Christian Schneider

Author, Columnist

Category: History

Some First-Rate Detective Work

As part of a potential work project, I’ve been going through some old newspapers from 1916.  Of course, there are plenty of odd anachronisms that catch one’s eye while reading papers from a century ago.  But this story, which is absolutely true, really caught my eye.  It’s from the February 11, 1916 Milwaukee Sentinel.

According to the article, Milwaukee police detectives Jacob Laubenheimer and Harry Ridenour were paging through the newspaper one day when they saw the following advertisement:

“Wanted: Strong, husky young men as private detectives.  Opportunity to travel all over the world.  Apply at Asiatic Pacific Detective agency, Room 713, Majestic Building.”

Thinking the ad was a bit too good to be true, Laubenheimer and Ridenour headed down to the agency to pose as potential enrollees.  There they met Brightley Severinghaus, who claimed to be the head of the agency. “You look like a detective and where it usually takes us a month to train candidates for our private force, I think I can get you through in about three weeks,” Severinghaus told Laubenheimer.

“Fine,” said Laubenheimer.  “When do I get my first lesson?”

“You will have to put up $5 and then the same amount every week,” said Severinghaus.

Laubenheimer fumbled around and found $2 in his pocket – Ridenour fronted him the remaining $3.  Laubenheimer then paid Severinghaus, and after receiving a receipt, put him under arrest.

“I thought you would make a good detective when I first saw you,” said Severinghaus.

Later, a court sent him to an emergency room to have his sanity tested.

For some reason, this made me laugh for a good couple of hours.  I’m sure Laubenheimer felt good about passing Severinghaus’ class so quickly.

Well, That’s One Argument

I don’t know who former AP reporter Arthur L. Srb is, but I like his style.  Every time I spend some time diving through microfilm at the State Historical Society, I end up with some real gems.  This one is from April of 1974 and appeared in the Appleton Post-Crescent:

(Click on the picture to read the story.)

And as a bonus, here’s some indispensable advice from everyone’s favorite medical columnist, Dr. G.C. Thosteson:

(Again, click to read.)

H.L. Mencken on the Recession

Okay, he was talking about the depression, but it still holds beautifully:

It is only the story of those Americans who yielded irrationally to professional seers and visionaries, as yokels yield to travelling [sic] corn-doctors and evangelists… Are the rest of us in the same boat? I doubt it.  The boat we are in is getting some unpleasant rocking from the foundering of the other, but it is tighter of seam and will survive.  We have all lost something, but not many have really lost everything.  In actual values, the country is still rich, and any man who owns any honest part of it still has that part, and will see it making money for him when the clouds roll by… It seems to me that the depression will be well worth its cost if it brings Americans back to their senses.  Once they rediscover the massive fact that hard thrift and not gambler’s luck is the only true basis of national wealth, they will discover simultaneously that a perfectly civilized and contented life is possible without the old fuss and display.

Was Mark Twain a Teabagger?

Begin reading Mark Twain’s novel “The Gilded Age,” and you’ll discover a fascinating and humorous story about settlers in early Missouri.  Its pages contain love, intrigue, and adventure.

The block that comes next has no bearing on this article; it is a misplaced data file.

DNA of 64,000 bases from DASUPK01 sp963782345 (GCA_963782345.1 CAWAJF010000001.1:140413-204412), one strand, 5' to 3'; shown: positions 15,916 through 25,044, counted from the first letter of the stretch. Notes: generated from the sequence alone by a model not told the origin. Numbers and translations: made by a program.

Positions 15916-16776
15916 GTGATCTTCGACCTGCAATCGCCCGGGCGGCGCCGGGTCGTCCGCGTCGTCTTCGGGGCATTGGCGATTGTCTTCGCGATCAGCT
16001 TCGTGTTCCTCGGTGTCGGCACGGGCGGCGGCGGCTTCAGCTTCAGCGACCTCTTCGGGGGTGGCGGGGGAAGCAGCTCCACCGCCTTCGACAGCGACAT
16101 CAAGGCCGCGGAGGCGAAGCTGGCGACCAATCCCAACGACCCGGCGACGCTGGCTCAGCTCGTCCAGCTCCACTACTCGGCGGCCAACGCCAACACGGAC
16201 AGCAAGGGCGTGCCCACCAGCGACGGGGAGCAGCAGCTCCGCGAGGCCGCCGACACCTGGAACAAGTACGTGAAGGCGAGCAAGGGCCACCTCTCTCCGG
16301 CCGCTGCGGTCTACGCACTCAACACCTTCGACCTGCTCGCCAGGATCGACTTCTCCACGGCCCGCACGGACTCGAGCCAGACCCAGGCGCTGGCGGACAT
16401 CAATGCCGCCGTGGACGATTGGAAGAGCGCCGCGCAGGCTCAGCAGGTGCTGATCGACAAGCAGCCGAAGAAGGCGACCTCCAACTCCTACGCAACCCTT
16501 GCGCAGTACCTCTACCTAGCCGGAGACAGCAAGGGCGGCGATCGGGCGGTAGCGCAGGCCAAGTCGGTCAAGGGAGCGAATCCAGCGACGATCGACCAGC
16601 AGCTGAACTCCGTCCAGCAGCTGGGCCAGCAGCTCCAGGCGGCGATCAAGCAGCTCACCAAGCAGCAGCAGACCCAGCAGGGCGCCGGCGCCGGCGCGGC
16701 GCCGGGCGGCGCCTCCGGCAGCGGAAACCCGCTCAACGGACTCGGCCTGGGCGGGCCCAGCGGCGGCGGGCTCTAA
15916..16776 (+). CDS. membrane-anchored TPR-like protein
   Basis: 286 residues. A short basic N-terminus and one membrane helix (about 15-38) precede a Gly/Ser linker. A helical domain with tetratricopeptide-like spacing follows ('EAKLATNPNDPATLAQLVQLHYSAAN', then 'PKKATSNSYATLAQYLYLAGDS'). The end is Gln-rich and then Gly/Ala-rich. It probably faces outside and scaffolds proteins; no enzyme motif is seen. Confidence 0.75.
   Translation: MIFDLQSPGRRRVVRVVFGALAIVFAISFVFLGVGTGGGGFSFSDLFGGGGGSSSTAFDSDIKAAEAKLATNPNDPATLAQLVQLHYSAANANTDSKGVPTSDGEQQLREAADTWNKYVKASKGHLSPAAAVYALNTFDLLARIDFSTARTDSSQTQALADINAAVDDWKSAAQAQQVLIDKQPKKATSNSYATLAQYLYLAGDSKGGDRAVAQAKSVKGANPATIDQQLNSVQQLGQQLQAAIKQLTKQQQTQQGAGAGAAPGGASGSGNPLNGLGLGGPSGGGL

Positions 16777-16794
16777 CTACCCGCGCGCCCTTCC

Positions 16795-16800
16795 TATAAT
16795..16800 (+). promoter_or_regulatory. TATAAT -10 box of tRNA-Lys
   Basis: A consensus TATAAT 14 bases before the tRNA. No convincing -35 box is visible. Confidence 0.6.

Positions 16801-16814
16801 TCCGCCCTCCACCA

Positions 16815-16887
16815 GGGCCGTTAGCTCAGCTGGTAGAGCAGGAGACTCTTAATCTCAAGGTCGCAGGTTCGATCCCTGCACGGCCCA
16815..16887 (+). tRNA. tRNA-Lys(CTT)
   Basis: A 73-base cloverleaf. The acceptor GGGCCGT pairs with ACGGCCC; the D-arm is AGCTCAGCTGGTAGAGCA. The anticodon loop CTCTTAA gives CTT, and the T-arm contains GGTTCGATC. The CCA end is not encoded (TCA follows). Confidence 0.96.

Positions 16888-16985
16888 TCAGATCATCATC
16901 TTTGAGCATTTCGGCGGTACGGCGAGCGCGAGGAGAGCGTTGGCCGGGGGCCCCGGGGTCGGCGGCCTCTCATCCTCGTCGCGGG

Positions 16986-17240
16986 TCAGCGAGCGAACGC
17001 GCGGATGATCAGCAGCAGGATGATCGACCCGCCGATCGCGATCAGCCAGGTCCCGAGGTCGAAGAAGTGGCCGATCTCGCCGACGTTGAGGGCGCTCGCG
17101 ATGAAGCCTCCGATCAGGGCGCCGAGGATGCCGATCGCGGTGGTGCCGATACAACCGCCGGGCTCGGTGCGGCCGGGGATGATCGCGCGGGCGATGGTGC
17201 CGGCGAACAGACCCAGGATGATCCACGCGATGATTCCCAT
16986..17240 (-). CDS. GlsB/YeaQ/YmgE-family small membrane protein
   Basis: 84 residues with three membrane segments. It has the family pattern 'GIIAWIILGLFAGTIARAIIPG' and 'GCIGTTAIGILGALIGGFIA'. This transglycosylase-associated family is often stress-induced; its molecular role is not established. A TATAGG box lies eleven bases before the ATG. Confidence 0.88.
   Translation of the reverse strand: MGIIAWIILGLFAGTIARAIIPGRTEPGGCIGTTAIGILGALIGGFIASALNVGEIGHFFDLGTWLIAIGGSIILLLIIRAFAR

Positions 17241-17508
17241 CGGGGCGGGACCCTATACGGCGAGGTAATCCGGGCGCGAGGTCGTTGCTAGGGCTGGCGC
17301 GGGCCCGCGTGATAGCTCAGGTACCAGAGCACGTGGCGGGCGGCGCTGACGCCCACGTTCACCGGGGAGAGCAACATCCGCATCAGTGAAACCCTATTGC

But then, in Chapter 15, Twain (along with his co-writer Charles Dudley Warner) launches a broadside attack on Congress.  See if this sounds at all familiar:

“If you are a member of Congress, (no offence,) and one of your constituents who doesn’t know anything, and does not want to go into the bother of learning something, and has no money, and no employment, and can’t earn a living, comes besieging you for help, do you say “Come, my friend, if your services were valuable you could get employment elsewhere – don’t want you here?” Oh, no.  You take him to a Department and say, “here, give this person something to pass away the time at – and a salary” – and the thing is done.  You throw him on his country.  He is his country’s child, let his country support him.  There is something good and motherly about Washington, the grand old benevolent National Asylum for the Helpless.”

Recently at WPRI, we’ve been trying to call attention to government employee salaries and benefits.  Twain was on the same page:

“The wages received by this great hive of employes are placed at the liberal figure feet and just for skilled and competent labor.  Such of them as are immediately employed about the two Houses of Congress, are not only liberally paid also, but are remembered in the customary Extra Compensation bill which slides neatly through, annually, with the general grab that signalizes the last night of a session, and thus twenty per cent. Is added to their wages, for – for fun, no doubt.”

“The Gilded Age” came out in 1873.

Amazing How Far We’ve Come

A few weeks back, the Wisconsin Historical Society held their “Odd Wisconsin” exhibit, where they lay out various interesting Wisconsin historical artifacts for public inspection.  The coolest thing there was a hand-written speech by Abe Lincoln that he delivered in Milwaukee in 1859, although I’m not sure how that counted as “odd.”  It was mostly just awesome.

I chuckled at this 1912 anti-women’s suffrage poster, which claimed that allowing women to cast ballots would be doubling the “irresponsible vote.”

There was also an anti-suffrage poster (which I can’t find in the online collection) that depicted a woman juggling a baby, a frying pan, a broom, and a ballot.  The implication was that we can’t expect women to be able to juggle all of those responsibilities and still be expected to vote.  Just crazy.